When her family was younger, she cut everyone’s hair, and since the pandemic started, she has continued to cut and color her own hair. She learned that it goes a lot faster if her workspace is set up so that she is not far from where she puts the scissors, comb, and clippers. The more stuff in the area, the harder it is for her to be efficient in her motions and thoughts. This lesson extends to many things that she has to do every day, and the more efficiently she can do them, the more time she has freed up for novel thought and creative activity. If she doesn’t have to put on a bunch of make-up, she has more time to do things that are more pleasurable. There’s nothing wrong with putting on make-up, of course, but she found it to be somewhat of a trap in terms of the social realm. She guesses it’s a tool. She used the word “trap” because people have historically treated her differently when she wears make-up, and that revealed a lot of unpleasant realities about society to her. She feels that it’s easier to sincerely connect with people who are still kind even when she is not wearing make-up. It’s almost like a litmus test for narcissism. Are they still kind when she is out of shape? That absolutely matters, too. Kindness means being present and acknowledging another as an equal. When she wears make-up, it must do something pretty special to her, because she gets a lot more attention. That’s rather overwhelming for her. She did some private vlogging last summer without makeup, and she felt fine about how she looked. She thought about sharing it more widely, but she made the videos before she learned about microphones and the importance of good audio. Dot recommends trying it, though, because watching herself talk to the camera uncensored was a real growing opportunity for her.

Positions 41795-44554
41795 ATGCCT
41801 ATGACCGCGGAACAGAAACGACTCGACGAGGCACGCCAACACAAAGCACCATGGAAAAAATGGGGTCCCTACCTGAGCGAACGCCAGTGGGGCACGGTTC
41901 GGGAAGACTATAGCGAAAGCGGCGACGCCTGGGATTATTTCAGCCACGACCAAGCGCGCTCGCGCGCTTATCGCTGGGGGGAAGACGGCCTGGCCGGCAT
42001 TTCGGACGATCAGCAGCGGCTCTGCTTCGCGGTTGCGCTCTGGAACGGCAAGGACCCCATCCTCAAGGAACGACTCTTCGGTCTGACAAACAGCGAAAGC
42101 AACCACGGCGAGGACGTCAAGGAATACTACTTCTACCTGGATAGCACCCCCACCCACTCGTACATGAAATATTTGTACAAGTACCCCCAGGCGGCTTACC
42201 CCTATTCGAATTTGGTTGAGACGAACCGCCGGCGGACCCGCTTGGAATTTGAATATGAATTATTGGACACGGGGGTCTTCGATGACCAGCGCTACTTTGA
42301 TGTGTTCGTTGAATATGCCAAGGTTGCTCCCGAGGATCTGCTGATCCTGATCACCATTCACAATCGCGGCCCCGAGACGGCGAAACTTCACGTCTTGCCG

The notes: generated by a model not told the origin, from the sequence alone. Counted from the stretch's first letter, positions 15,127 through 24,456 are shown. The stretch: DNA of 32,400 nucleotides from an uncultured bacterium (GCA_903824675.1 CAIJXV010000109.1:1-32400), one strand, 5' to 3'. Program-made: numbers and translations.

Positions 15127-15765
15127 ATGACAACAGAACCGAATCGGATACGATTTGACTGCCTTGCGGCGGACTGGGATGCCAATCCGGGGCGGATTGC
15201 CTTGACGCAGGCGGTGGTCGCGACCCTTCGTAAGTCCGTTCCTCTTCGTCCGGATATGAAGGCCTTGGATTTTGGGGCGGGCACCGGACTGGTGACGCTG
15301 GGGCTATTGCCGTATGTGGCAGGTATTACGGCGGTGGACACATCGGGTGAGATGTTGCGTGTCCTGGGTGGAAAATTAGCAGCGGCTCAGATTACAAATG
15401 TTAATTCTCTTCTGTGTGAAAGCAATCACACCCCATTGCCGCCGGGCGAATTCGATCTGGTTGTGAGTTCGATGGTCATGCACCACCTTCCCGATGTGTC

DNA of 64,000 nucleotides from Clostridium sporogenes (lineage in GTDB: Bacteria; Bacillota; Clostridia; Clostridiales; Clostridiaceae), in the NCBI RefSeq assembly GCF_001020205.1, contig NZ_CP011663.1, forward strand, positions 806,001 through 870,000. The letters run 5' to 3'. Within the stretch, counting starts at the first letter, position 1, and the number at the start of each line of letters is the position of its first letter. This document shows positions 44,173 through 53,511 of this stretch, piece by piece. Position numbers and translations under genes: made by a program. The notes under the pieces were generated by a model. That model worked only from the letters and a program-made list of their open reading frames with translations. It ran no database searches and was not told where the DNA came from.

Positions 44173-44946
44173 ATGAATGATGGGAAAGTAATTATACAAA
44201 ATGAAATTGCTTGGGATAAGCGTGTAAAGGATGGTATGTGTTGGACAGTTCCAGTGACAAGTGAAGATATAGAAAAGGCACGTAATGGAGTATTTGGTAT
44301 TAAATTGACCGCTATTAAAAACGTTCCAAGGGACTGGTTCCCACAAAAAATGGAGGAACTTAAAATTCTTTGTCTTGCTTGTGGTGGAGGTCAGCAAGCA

Despite Dot’s mother’s concern about plastic which she expressed when Dot was pregnant with Henry, Dot bought the kids a lot of plastic toys when the kids were little. She did try to get things used when she could. Unfortunately, they didn’t go outside as much as other people for a lot of reasons, including sensory issues. This was so much different than her childhood. Dot had grown up in the city, and her friends were nearby, so there was plenty of impetus to play outside. During her kids’ childhoods, there weren’t other kids in their neighborhood close enough for them to play with. She was hoping they would because they purchased their house knowing that the city had promised to put in a park, but that didn’t happen for 9 years, even though the money had been set aside when the neighborhood was originally built in the late 80’s and early 90’s. That meant they had to be in the car a lot for those 9 years, which she now knows meant being exposed to a lot more pollution than when they stay home. She is certain of this because she has experimented with a personal VOC meter in the car. Following too closely to other cars without putting the car on inside air means the exhaust from the cars ahead comes into the cabin.